Thirty-five former NBA D-League players were on the 2006–07 NBA opening day roster. The number increased to 44 players in 2007–08 and then 60 players in 2008–09.[23][24] In the 2009 NBA Playoffs, an all-time high of 49 players were named to playoff rosters, 17 of whom also spent time in the D-League that season.[25] In the 2009–10 season and the 2010–11 season, the number of former D-League players on NBA opening day roster increased and reached the all-time high of 63 players.[17][26]

As of April 14, 2009, there are 143 call-ups to the NBA, involving 89 players. The franchise with the most call-ups in D-League history is Columbus/Austin (15). They are followed by Asheville Tulsa (14); Fayetteville (11); Colorado (9); Huntsville/Albuquerque, Charleston/Florida, Roanoke and Sioux Falls (8); Iowa (6); Fort Worth and Idaho (5); Dakota, Fort Wayne and Mobile (4); Bakersfield and Los Angeles (3); Rio Grande Valley and Anaheim/Springfield (2) and Arkansas, Erie, Greenville and Utah (1).[16]


Current teams

NBA Development League
Eastern Conference
Team City Arena NBA Affiliates
Canton Charge Canton, Ohio Canton Memorial Civic Center Cleveland Cavaliers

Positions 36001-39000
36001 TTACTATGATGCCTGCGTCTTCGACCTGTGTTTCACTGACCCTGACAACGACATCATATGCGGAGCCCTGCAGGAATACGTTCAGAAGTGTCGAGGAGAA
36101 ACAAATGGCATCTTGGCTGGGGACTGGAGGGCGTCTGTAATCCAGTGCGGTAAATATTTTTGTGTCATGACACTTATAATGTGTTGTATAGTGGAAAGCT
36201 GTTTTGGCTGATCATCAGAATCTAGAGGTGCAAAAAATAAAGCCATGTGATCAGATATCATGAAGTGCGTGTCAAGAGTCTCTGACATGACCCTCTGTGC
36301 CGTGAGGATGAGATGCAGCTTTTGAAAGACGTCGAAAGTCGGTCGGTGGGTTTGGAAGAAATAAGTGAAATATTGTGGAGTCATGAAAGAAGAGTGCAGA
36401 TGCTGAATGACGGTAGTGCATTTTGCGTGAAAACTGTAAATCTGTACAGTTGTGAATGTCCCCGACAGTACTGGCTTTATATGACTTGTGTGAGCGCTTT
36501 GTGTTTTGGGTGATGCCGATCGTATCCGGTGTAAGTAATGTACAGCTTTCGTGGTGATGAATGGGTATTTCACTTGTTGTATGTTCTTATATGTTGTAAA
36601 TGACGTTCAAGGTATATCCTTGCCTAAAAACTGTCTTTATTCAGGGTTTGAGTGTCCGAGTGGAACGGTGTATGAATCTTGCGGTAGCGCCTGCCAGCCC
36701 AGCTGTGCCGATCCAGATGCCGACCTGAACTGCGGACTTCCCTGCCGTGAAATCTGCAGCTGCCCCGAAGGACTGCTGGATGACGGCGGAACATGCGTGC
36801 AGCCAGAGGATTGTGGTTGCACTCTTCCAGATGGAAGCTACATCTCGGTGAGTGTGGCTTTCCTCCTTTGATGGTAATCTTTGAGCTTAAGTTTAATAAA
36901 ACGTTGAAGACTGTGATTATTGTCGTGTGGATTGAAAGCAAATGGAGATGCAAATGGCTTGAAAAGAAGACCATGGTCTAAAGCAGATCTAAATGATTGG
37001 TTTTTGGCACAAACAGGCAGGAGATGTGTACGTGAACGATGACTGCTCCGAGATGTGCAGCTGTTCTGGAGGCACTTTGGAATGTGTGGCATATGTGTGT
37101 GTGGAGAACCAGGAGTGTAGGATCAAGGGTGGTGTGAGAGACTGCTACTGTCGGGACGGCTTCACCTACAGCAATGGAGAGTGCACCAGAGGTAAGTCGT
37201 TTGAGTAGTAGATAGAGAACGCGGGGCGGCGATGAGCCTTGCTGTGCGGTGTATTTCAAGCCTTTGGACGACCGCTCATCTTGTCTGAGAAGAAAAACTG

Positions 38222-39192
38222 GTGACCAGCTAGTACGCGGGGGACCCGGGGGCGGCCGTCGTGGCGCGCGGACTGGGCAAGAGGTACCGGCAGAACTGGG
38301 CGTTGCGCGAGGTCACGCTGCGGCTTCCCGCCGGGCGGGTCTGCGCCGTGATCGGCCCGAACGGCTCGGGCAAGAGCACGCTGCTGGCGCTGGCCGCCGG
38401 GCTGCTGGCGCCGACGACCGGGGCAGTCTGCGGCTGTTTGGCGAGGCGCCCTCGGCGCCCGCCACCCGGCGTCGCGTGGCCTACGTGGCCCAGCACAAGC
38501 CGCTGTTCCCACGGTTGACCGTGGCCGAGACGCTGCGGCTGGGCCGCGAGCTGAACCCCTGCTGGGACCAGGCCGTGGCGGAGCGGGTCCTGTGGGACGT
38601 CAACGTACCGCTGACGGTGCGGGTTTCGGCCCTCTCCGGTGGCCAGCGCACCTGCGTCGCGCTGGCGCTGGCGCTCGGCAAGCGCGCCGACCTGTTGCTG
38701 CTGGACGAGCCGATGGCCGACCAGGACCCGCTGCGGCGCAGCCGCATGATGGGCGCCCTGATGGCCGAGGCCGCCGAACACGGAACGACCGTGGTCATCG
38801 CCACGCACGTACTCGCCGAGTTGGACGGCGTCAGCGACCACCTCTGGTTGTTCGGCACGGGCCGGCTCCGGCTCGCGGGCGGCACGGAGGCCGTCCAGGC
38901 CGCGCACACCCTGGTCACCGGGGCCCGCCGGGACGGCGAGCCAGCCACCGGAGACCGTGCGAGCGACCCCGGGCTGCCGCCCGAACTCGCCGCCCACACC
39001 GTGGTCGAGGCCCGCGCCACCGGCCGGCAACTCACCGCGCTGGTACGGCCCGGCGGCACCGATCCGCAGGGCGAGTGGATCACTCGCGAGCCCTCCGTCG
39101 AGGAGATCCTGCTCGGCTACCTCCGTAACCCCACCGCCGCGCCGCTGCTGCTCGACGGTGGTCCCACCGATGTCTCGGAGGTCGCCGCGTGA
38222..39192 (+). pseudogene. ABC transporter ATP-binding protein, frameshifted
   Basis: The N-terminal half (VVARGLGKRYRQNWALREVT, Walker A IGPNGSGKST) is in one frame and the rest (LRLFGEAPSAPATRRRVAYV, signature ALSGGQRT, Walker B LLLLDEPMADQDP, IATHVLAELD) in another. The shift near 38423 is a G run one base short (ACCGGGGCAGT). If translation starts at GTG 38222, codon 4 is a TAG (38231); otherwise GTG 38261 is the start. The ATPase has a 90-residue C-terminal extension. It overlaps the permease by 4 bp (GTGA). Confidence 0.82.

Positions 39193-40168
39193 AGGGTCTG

Dakota Wizards Bismarck, North Dakota Bismarck Civic Center Golden State Warriors
Erie BayHawks Erie, Pennsylvania Louis J. Tullio Arena New York Knicks
Fort Wayne Mad Ants Fort Wayne, Indiana Allen County War Memorial Coliseum Detroit Pistons, Indiana Pacers, Milwaukee Bucks
Iowa Energy Des Moines, Iowa Wells Fargo Arena Chicago Bulls, New Orleans Hornets, Washington Wizards
Maine Red Claws Portland, Maine Portland Exposition Building Boston Celtics, Charlotte Bobcats, Philadelphia 76ers
Sioux Falls Skyforce Sioux Falls, South Dakota Sioux Falls Arena Miami Heat, Minnesota Timberwolves, Orlando Magic
Springfield Armor Springfield, Massachusetts MassMutual Center New Jersey Nets
Western Conference
Team City Arena NBA affiliates
Austin Toros Cedar Park, Texas Cedar Park Center San Antonio Spurs
Bakersfield Jam Bakersfield, California Jam Events Center Los Angeles Clippers, Phoenix Suns, Toronto Raptors
Idaho Stampede Boise, Idaho CenturyLink Arena Boise Denver Nuggets, Portland Trail Blazers, Utah Jazz
Los Angeles D-Fenders El Segundo, California Toyota Sports Center Los Angeles Lakers
Reno Bighorns Reno, Nevada Reno Events Center Atlanta Hawks, Memphis Grizzlies, Sacramento Kings
Rio Grande Valley Vipers Hidalgo, Texas State Farm Arena Houston Rockets
Texas Legends Frisco, Texas Dr Pepper Arena Dallas Mavericks